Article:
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  • Writer's pictureRev. Gerald (Jerry) Reiter, Emeritus

Children and Heirs of God

First Sunday After Christmas

But when the set time had fully come, God sent his Son, born of a woman, born under the law, to redeem those under the law, that we might receive adoption to sonship. Because you are his sons, God sent the Spirit of his Son into our hearts, the Spirit who calls out, “Abba, Father.” So you are no longer a slave, but God’s child; and since you are his child, God has made you also an heir.

Galatians 4:4-7

In our Epistle lesson, we read that “God sent His Son… that we might receive the ‘full rights’ of sons.” I also want to remind you that just five verses earlier, Paul wrote, “There is neither Jew nor Greek, there is neither slave nor free, there is neither male nor female; for you are all one in Christ Jesus.” In matters of our relationship to God, we are one – so when Paul writes about “sons” in his Epistle, understand he’s speaking to all of us. He uses “sons” because in those days only sons were heirs – only sons inherited the father’s property and goods. I didn’t want you to think that these words only applied to half of us here – they apply to all of us! So we read, “When the time had fully come, God sent forth His Son, born of woman, born under the Law, so that we might receive adoption as sons. And because you are sons, God has sent the Spirit of His Son into our hearts, crying, ‘Abba, Father!’ So through God you are no longer a slave but a son, and if a son then an heir.” “God sent His Son… that we might receive adoption as sons.”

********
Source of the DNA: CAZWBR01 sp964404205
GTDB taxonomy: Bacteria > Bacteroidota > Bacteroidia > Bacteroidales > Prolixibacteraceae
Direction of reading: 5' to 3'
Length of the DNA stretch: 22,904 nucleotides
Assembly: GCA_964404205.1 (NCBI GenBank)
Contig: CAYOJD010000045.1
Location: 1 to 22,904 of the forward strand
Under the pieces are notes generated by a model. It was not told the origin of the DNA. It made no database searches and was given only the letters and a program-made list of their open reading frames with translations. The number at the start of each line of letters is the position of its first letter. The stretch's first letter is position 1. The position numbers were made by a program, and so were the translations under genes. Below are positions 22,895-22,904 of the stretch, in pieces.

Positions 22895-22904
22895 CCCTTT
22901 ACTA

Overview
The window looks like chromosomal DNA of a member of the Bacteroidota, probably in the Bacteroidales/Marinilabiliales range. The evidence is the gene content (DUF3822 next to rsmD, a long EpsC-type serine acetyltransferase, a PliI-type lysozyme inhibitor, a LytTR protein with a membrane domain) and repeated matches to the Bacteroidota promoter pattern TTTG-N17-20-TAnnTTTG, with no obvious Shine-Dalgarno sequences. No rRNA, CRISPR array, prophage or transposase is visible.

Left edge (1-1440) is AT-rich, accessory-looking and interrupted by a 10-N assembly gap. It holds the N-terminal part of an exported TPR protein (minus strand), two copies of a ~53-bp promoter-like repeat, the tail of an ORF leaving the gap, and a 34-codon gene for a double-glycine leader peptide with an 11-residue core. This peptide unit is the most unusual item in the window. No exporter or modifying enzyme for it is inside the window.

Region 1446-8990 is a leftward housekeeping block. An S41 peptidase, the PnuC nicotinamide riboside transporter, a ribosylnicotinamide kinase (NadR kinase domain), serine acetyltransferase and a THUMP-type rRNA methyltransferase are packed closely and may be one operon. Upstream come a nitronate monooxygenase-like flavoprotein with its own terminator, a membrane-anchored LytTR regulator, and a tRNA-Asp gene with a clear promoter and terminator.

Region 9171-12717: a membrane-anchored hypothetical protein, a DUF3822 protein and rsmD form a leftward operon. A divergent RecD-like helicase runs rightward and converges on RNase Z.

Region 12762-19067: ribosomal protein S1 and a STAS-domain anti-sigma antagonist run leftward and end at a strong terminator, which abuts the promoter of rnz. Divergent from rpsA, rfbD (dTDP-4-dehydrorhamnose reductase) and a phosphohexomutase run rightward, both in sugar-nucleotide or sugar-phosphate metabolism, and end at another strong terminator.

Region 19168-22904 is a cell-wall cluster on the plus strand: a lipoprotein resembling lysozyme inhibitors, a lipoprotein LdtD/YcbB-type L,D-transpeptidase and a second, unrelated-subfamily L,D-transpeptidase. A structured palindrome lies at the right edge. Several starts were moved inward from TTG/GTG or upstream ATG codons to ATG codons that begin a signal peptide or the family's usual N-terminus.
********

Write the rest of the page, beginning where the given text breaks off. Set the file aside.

A lot of controversy surrounds adoption these days. Some people question whether adoption is always the best thing for homeless children. Some even say it’s better to kill an unborn baby than to have the baby and then give it up for adoption. Answering the statement that “Adoptive families aren’t real families,” Lutherans for Life answers, “Adopted children are real children; adopting parents are real parents; and adoptive families are real families.”

But whatever our opinions might be about human adoptive practices, today’s Epistle lesson makes it clear that God is very much in favor of adoption. As a matter of fact, except for Jesus, the only children God has are adopted children! And He doesn’t want us to have any doubt or uncertainty about our place in His family because we’re adopted. He has sent the Spirit into our hearts so that we can call Him “Father,” and He tells us, “You are no longer a slave, but a son; and since you are a son, God has made you also an heir.” God wants us to know that as adopted children we belong!

But in spite of God’s assurance that we are His children and heirs, we sometimes doubt the validity of our adoption, don’t we? Or maybe it’s more accurate to say that we doubt that our adopting Heavenly Father is a real parent – that He really pays attention to us – that He really cares about us, I mean about you, and me – personally. Sometimes we have a problem, or a question, that we want to talk to God about, and we just don’t know what to say. And we aren’t sure He’s listening anyway.

That’s when we need to remember that because we know Jesus as our Savior, we are sons and daughters of God, and we have the promise that “God has sent the Spirit of His Son into our hearts, crying, “Abba, Father!” “Abba” is the Aramaic word for “father” that we would best translate as “daddy.” “Abba” is what Jesus called His Father when He prayed to Him in agony in the Garden of Gethsemane.